This requires optimizations of initial beam and RF parameters.

Example of intensity loss from rf bucket without strong loss on the target
Example of intensity loss from RF bucket (without strong loss on the target)

Low RF voltage

High RF voltage

Requires optimization

with losses on the target

N 2e8 target rf loss black target rf blue only target loss with 500 sec beam lifetime
N=2e8 – target & RF loss loss on the target)(black – target & RF; blue – only target loss with 500 sec beam lifetime)

Results of optimization

for June 2009 lattice and previous RF parameters (50kV).

Similar studies

will be repeated

for new lattice

to find optimum

RF settings.

Beam parameters and collective effects
N=2e8 (50 kV RF, June 2009 parameters) loss on the target)(blue – vertical rms unnormalized emittance; red – horizontal rms unnormalized emittance)

Time evolution

of vertical and

horizontal emittance.

Space charge
Space charge loss on the target)

Self-fields (maximum, incoherent tune shift):

Such incoherent tune shifts/tune spread are still small enough for needed beam lifetime. Also, these values quickly decrease due to intensity loss.

Walls (effect of images):

first order effect is correction

of incoherent tune shift and coherent

tune shift – both are sufficiently small.

Space charge effects
Space-charge effects loss on the target)

  • For present beam parameters, space-charge tune shift is sufficiently small.

  • This allows to think about pre-cooling to smaller momentum spread (to increase SCT), for example. Electron cooling for EDM ring was considered in the past.

  • Or operate with higher bunch intensities, provided that resulting beam loss due to IBS is tolerable and other intensity-dependent effects are carefully taken into account.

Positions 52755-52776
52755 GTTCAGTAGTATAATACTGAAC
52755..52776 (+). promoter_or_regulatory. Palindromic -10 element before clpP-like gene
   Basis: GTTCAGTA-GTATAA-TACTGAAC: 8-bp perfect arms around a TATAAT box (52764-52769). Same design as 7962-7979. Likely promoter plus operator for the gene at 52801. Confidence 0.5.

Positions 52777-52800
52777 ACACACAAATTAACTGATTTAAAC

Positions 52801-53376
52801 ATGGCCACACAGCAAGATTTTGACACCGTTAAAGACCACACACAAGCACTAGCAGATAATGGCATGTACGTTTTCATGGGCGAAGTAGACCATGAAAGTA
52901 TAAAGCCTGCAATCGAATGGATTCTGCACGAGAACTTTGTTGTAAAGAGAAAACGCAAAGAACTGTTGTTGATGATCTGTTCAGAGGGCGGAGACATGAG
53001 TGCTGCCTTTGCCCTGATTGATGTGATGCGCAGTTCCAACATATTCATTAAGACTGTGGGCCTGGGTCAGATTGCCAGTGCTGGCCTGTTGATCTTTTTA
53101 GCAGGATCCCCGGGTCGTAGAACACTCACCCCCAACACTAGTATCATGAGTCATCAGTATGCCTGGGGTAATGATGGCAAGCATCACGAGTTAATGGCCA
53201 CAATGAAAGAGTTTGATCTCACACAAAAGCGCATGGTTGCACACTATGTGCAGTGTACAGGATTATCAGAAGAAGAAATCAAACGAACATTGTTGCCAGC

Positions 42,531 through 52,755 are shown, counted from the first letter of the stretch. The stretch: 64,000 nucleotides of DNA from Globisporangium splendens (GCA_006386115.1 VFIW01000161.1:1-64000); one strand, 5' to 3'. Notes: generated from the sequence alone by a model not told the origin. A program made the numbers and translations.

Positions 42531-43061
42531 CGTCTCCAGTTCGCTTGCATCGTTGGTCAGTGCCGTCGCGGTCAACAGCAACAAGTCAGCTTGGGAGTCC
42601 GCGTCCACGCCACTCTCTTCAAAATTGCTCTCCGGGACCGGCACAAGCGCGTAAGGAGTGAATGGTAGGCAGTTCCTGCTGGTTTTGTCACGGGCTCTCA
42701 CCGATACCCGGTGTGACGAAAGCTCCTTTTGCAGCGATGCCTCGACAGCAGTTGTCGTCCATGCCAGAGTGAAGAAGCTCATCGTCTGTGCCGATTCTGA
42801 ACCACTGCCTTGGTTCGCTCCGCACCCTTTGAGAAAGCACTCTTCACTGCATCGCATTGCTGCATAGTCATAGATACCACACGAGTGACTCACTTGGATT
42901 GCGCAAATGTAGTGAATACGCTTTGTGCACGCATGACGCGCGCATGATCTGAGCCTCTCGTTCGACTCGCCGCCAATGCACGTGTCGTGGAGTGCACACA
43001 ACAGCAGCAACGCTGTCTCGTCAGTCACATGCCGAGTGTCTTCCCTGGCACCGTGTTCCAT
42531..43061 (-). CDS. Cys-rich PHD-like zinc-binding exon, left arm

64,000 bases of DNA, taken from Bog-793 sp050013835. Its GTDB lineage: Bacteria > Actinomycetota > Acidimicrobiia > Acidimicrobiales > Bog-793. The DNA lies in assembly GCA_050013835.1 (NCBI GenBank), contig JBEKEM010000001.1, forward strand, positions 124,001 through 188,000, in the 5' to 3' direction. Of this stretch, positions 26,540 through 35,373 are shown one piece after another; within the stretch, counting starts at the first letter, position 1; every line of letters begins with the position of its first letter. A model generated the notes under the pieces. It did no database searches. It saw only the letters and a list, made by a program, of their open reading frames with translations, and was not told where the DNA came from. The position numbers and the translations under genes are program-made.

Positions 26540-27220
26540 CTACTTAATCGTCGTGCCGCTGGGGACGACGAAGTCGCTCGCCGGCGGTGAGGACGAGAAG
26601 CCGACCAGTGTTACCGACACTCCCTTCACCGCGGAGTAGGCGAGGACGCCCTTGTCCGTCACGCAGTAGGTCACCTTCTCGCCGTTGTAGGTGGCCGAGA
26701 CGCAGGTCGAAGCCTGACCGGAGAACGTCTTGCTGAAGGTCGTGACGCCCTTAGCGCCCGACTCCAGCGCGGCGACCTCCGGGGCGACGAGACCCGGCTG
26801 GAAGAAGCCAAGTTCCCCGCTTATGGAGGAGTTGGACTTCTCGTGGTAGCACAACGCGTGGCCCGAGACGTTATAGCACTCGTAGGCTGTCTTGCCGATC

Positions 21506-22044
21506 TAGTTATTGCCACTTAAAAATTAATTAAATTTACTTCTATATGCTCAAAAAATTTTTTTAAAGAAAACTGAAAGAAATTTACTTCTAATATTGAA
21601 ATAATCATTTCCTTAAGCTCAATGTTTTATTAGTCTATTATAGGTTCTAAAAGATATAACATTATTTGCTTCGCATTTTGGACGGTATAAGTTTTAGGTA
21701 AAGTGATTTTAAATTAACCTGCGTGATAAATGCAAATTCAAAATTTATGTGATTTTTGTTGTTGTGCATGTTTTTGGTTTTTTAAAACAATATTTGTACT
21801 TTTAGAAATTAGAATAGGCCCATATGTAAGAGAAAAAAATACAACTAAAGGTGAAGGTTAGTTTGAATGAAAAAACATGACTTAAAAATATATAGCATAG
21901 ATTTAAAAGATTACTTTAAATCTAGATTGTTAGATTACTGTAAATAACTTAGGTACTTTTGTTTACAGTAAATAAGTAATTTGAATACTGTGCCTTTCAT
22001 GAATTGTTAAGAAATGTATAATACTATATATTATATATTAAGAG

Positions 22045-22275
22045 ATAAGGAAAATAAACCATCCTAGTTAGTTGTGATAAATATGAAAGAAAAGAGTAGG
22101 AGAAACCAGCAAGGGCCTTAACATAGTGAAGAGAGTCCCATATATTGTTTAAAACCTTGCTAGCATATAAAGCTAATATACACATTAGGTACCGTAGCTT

Beam beam
Beam-Beam loss on the target)

  • Since in present approach CW and CCW bunches will be circulating in the same ring, one will have beam-beam effects.

    First estimate of beam-beam effects is linear tune shift on particles in one bunch from space-charge forces of incoming bunch.

    For present beam parameters with N=2e8, total x=0.007, which is sufficiently small. But factor of 3 larger number could be a problem.

Preliminary beam-beam

simulations were done

by Y. Luo. No problems

were found.

Beam parameters and collective effects

Boris Podobedov (NSLS) loss on the target)

Beam parameters and collective effects

Resistive Wall wakes loss on the target)

Summary loss on the target)

Beam parameters:

It looks like needed beam parameters can be produced.

  • Some scraping will be needed to produce small horizontal emittance (but we have plenty of intensity to spare)

  • Careful RF manipulation will be needed to maintain small momentum spread

    Collective effects:

  • Bunch intensity was chosen to provide reasonable beam lifetime time due to IBS and space charge, including loss on target and from non-linear RF

  • Investigation of other effects such as wakes, beam-beam, etc. started. Simulations will be needed as design proceeds.

  • IBS simulations will be redone with new optimization for new lattice and new RF parameters.

    Collective effects determine beam parameters consistent with required beam lifetime for the experiment.